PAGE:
Herbally, look to use teas rather than tinctures when dealing with a UTI, as the dosage form of teas will ‘flush’ through the urinary tract in a larger volume than tinctures will.
There are several classes of herbs that can be used in concert to deal with UTIs:
Urinary demulcents are herbs that contain high levels of mucilage and have a soothing action on the urothelium, making them handy where irritation and inflammation are a feature. Mucilage provides a bland protective coating to the mucous membranes, providing their ameliorating effects, which are most welcome (4).
Noted urinary demulcents include Corn Silk (Zea mays), Marshmallow Root (Althea officinalis radix) and Plantain (Plantago lanceolata). It’s interesting to note that Corn Silk has shown some potential for reducing the white blood cell counts (which indicate infection) in the urine (2).
Anti-microbials herbs such as Boldo (Peumus boldus), Buchu (Barosma betulina), Barberry (Berberis vulgaris), and in particular Bearberry (Arctostaphylos uva-ursi), are all considered anti-microbials and have shown to be of specific use when trying to clear the pathogens causing UITs.
Diuretics herbs, such as Buchu and Parsley leaf (Petroselinum crisps folia), are handy to ‘push’ the herbal tea through the system, making sure the herbs get to where they are needed to go to work, by increasing the flow of urine from the kidneys. In fact a study shows that parsley specifically targets bacteria that are present in UTI’s (5). You can cut up a handful of parsley and steep in hot water, and drink 3 times a day.
While there are a class of allopathic drugs known as diuretics (which have a similar overall action), these often cause potassium depletion. Some herbal diuretics, such as Dandelion leaves (Taraxacum officinalis folia) are able to ‘offset’ this side effect by also providing an abundant potassium content (4).
Aside from Dandelion, many of the herbs from the Demulcent category (Corn Silk, Marshmallow Root) and those from the Anti-Microbial category (Buchu, Barberry) also have a diuretic action, making them a perfect choice to include in your tea and demonstrating the wonderful synergy that phytochemistry can provide in therapeutic action.
While these are good to try yourself at home as teas when you have an acute UTI, if things do not improve, get worse or reoccur it would be wise to seek help from a medical herbalist, alongside your GP, to get to the root of what is going on for you and help clear it effectively.
Should you find yourself with what you suspect is a UTI, it’s always recommended to get it checked by the GP, as it is imperative that it doesn’t travel up the urinary tract, causing a kidney infection.
If you are susceptible to getting UTIs there are some classic steps that you can take as part of every day care to try and minimise occurrence. These include making sure you urinate as soon as possible after intercourse, in the hope that this will flush out any bacteria that may have been translocated there during sex. Wiping after urination is just as important, with a front to back wipe, rather than wiping from the vagina forwards, because the vagina can be a reservoir for microbes that can cause UTIs. Using bamboo toilet paper might be a good idea too as this type typically produces less paper ‘dust’ which can be irritating to the area if susceptible.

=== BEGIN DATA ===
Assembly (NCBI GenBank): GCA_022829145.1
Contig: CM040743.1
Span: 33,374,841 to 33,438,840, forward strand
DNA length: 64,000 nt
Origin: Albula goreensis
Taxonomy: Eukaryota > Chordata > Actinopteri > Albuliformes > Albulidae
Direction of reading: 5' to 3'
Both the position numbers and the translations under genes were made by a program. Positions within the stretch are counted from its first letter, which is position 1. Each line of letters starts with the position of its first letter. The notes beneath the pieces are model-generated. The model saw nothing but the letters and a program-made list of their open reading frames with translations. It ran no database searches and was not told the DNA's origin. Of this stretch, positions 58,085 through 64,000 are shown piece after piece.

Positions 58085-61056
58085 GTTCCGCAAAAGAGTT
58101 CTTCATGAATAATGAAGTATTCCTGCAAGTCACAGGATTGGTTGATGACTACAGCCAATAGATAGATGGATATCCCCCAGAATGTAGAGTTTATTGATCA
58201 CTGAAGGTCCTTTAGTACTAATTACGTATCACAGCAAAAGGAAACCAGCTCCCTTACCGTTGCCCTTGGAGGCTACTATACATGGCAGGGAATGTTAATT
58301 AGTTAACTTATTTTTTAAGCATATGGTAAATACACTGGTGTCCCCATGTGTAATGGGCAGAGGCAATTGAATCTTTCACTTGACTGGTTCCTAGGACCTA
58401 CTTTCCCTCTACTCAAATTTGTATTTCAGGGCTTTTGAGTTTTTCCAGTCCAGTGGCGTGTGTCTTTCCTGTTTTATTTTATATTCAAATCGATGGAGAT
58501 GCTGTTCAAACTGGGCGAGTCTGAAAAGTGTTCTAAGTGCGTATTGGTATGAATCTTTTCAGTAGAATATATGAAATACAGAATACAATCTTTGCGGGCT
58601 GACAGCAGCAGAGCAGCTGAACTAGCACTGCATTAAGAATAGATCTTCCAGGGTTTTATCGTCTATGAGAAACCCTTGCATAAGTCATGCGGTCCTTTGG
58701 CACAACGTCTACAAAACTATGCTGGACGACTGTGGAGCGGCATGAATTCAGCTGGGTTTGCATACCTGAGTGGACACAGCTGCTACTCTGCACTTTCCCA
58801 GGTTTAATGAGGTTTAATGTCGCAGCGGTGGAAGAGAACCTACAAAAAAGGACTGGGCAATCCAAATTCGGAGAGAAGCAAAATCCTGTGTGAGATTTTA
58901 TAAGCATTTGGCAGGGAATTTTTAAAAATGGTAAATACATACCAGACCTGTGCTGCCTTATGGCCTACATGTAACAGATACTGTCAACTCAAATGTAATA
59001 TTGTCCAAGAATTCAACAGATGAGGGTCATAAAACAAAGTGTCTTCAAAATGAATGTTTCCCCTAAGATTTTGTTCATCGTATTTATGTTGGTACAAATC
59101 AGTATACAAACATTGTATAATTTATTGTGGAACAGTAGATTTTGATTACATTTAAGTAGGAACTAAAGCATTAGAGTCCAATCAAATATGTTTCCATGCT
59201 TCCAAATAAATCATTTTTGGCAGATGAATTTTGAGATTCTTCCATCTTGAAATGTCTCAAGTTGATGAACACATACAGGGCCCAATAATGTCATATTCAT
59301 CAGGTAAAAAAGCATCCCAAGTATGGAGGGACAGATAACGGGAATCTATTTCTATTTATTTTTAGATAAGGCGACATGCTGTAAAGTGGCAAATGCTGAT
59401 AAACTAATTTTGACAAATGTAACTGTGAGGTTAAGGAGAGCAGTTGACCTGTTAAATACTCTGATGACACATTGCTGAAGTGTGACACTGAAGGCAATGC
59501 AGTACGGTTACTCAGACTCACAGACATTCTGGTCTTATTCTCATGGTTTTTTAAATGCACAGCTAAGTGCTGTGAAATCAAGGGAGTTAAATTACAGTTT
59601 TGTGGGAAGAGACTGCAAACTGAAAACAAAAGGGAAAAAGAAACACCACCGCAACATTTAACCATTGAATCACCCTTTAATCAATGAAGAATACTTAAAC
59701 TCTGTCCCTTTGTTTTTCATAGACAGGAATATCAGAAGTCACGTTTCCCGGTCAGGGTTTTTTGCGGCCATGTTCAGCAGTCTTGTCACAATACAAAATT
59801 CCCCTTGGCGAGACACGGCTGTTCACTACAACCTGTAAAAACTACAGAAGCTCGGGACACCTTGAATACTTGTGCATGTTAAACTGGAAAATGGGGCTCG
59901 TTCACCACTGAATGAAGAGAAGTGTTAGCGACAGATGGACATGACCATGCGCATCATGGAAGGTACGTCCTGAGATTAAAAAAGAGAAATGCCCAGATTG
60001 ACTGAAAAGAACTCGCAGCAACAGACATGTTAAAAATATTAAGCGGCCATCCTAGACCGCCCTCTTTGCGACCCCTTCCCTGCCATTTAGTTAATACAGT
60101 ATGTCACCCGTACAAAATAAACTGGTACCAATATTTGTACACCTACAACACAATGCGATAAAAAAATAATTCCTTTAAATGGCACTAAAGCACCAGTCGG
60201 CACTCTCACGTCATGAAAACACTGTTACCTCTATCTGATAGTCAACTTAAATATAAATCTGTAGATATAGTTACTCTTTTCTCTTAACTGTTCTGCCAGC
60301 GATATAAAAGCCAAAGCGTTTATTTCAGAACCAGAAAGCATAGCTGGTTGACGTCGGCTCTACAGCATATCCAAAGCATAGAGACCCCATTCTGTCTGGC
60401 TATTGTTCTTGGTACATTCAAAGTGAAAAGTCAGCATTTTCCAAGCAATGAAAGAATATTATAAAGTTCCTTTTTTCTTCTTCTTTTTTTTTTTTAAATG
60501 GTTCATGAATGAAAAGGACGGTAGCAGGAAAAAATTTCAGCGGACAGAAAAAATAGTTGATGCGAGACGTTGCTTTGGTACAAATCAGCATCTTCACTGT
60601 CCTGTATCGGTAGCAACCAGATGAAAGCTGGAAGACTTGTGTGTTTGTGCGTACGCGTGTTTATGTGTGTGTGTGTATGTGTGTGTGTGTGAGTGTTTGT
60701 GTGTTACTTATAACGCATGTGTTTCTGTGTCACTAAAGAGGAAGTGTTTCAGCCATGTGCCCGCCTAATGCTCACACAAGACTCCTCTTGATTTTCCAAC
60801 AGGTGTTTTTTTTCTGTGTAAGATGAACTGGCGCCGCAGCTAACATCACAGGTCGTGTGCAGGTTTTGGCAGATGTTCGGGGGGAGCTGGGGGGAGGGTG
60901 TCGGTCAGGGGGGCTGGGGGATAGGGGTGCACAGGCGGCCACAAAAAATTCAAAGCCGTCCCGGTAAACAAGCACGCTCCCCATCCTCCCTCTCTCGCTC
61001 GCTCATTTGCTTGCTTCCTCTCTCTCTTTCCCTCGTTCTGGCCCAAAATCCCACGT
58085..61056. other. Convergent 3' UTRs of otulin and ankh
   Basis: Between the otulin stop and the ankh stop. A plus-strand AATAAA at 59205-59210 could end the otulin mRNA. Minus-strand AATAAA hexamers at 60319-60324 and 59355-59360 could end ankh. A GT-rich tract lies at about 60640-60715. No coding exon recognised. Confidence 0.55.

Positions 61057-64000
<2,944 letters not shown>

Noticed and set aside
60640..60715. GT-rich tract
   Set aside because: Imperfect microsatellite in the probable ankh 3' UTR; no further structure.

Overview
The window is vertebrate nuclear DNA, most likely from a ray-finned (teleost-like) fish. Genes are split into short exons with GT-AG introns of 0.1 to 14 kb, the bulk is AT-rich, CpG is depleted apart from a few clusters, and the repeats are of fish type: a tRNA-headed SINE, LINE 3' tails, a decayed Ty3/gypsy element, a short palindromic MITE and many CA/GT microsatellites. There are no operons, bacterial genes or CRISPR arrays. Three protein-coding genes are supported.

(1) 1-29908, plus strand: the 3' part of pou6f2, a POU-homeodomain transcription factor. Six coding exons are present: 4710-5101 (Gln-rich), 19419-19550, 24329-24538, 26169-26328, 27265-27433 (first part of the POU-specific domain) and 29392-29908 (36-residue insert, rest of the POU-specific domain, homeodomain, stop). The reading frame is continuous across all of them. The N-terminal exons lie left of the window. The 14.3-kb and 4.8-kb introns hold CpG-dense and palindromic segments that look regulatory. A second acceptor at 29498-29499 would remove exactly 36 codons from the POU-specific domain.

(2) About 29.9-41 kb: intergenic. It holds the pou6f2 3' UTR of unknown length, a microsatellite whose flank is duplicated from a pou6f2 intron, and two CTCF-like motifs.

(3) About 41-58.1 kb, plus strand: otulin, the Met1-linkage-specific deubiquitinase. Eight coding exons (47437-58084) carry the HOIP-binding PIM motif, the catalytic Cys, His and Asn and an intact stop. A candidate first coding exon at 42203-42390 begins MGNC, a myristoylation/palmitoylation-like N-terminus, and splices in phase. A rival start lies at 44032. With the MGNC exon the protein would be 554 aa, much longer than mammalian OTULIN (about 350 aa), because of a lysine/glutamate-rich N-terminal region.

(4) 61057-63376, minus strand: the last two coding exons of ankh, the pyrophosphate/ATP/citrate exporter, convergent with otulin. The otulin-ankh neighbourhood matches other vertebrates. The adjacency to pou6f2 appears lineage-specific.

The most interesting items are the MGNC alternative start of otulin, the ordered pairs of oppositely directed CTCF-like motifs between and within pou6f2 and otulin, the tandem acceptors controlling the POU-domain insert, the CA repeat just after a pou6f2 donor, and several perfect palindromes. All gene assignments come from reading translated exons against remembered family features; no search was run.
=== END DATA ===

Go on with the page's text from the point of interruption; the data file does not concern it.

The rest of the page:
Two supplements that have become widely recommended in recent years are Cranberry and D-Mannose. Although the research on both has varied widely in the dosage and dosage form used, there is evidence to show efficacy in prevention of recurrent UTIs for both: Cranberry juice (make sure it is without sugar) and D-Mannose (a monosaccharide naturally occurring in fruits) in powdered form are both thought to be responsible for stopping E Coli bacteria adhering to the urothelial walls. Maintenace doses of D-Mannose powder of 1500-2000mg taken once or twice a day, in combination with Cranberry juice may help prevent recurrent UTIs, whereas a higher dose is needed in acute infections.
If suffering with UTIs recurrently it would be good to see if any foods or drinks are implicated in triggering an outbreak (typically spicy foods and alcohol are commonly thought to be culprits) and consider looking at taking a urinary microbiome test to get a full understanding of your particular urinary microbiome, so you can use targeted therapeutics with a practitioner to get to the root of it.
If there is thought to be a physical cause, abdominal massage from a specialist practitioner may prove beneficial.
- Al-Badr A, Al-Shaikh G. Recurrent Urinary Tract Infections Management in Women: A review. Sultan Qaboos Univ Med J. 2013 Aug;13(3):359-67. doi: 10.12816/0003256. Epub 2013 Jun 25. PMID: 23984019; PMCID: PMC3749018.
- Urinary Microbiome Clinical Considerations. Invivo Healthcare, 2023.
- Deakin, P. Blood Tests and some other stuff. herbdoctorphil, 2022
- Bartram, T. Bartram’s Encyclopaedia of Herbal Medicine. Robinsons. London, 1998
- Al-Kareemi KK. Inhibitory Effect of Parsley (Petroselinum Crispum) Juice Against Some Urinary Pathogens in Vitro. Iraqi Postgraduate Medical Journal. 2012;11(3). http://www.iasj.net/iasj?func=fulltext&aId=59277